Dr. Kalayjian’s acceptance speech
Columbia University, Teachers College Distinguished Alumni Award
Oct 15, 2007
I accept this award with gratitude and a sense of responsibility to maintain the high standards of excellence in service, education, and leadership that Teachers College, Columbia University stands for. I express gratitude to my family, especially to my Mother who has supported me spiritually in my educational pursuit.
I dedicate this award to all those survivors with whom I have worked in both Natural and human-made disasters around the world. Their experiences helped advance the science and art of caring and helped refine the science of disaster recovery, management, and rehabilitation.
As a sardonic Chinese saying sates: May you live in interesting times: Indeed ladies and gentlemen, today we are amidst most challenging and interesting times: Being involved at the UN since 1990, I am proud to share many improvements in human rights for the people in many countries. Unfortunately I am sad to ALSO share many incidents of hatred, greed, darkness, and intolerance also flourishing. Physical and emotional walls of hatred and exclusion are being raised under the disguise of democracy, security, safety, even in the name of peace. I challenge you to be vigilant, conscious, in the moment, and NOT to react to negativity with hatred and anger. Instead, with love and forgiveness I challenge you to choose peace, peace within and without, and choose the light. As Martin Luther King Jr. said so poignantly, “Only with light we can overcome darkness.” Such as the light that TC is dedicated to provide us all.
What survivors taught me that the honeymoon phase after each disaster, when people come together to help one another, celebrate their humanness, reinforce their love and compassion to one another and to the universe, SHOULD NOT be ONLY a PHASE, but a life style.
As an Armenian-American, this is a very happy time for me when the Genocide resolution has passed in the House for the first time 92 years after the crimes were committed. As the CBS news announced and I quote:
“1.5 million Armenians were murdered, 500,000 additional Armenians were forcibly removed from their homeland – this 106 resolution is a victory for human rights.” I like to also add that there were over a million Greeks and Assyrians killed at the same time.
CBS news continued: Opponents ask “why now?” and “this is not the right time.” They warn of dire actions Turkey will take against the United States. Yet, it is important that this Committee doesn’t lose sight between what is right and wrong – and speak out about the wrongs in the world. While the Armenian Genocide was the first of the 20th century, the blind eye cast to the slaughter of Armenians was a point used by Hitler who asked his joint chiefs-of-staff, “Who…speaks today of the [their] annihilation?” Attempting to excuse his actions of slaughtering over six-million Jews.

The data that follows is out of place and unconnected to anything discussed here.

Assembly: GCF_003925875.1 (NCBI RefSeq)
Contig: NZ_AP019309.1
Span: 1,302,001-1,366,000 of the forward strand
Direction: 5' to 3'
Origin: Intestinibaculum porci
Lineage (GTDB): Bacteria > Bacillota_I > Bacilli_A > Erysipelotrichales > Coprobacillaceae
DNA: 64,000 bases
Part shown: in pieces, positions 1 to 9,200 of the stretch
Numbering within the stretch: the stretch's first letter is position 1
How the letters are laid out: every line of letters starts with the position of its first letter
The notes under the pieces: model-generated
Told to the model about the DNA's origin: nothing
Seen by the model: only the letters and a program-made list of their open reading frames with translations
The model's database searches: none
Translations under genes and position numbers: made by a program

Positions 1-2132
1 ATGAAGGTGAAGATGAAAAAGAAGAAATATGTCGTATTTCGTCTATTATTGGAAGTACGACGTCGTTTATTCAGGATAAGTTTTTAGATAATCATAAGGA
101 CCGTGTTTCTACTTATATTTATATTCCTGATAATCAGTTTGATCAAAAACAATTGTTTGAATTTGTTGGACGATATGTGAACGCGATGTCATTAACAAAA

We are in crisis: the hatred and racist act placed on Professor Constantine’s office is the backlash that I was referring to earlier. What is the real solution? According to my mentor Viktor Frankl, the solution is to move our spiritual dimension beyond self-actualization into self-transcendence. I urge you to reach beyond self and dedicate yourself to a unique mission of life by serving others, serving a healthy cause, and a person to love. We are not only responsible to ourselves, but for every human being everywhere and at all times. We have moved beyond IQ to EQ, and let us move now to SQ, spiritual intelligence that is universal, such as the universal declaration of human rights, and it should be taught in every school around the globe starting in kindergarten.
Only then we will begin to fill and heal the spiritual holes in our souls and thereby as the Gaia Hypothesis promises it will also fill and heal the hole in our ozone layer. At this important juncture, I challenge all of us to muster the collective will to empower ourselves upward, to a higher spiritual plane and to build social institutions that may inculcate spiritual intelligence in the next generations.
"Violence as a way of achieving racial justice is both impractical and immoral. It is impractical because it is a descending spiral ending in destruction for all. It is immoral because it seeks to humiliate the opponent rather than win his understanding; it seeks to annihilate rather than to convert. Violence is immoral because it thrives on hatred rather than love."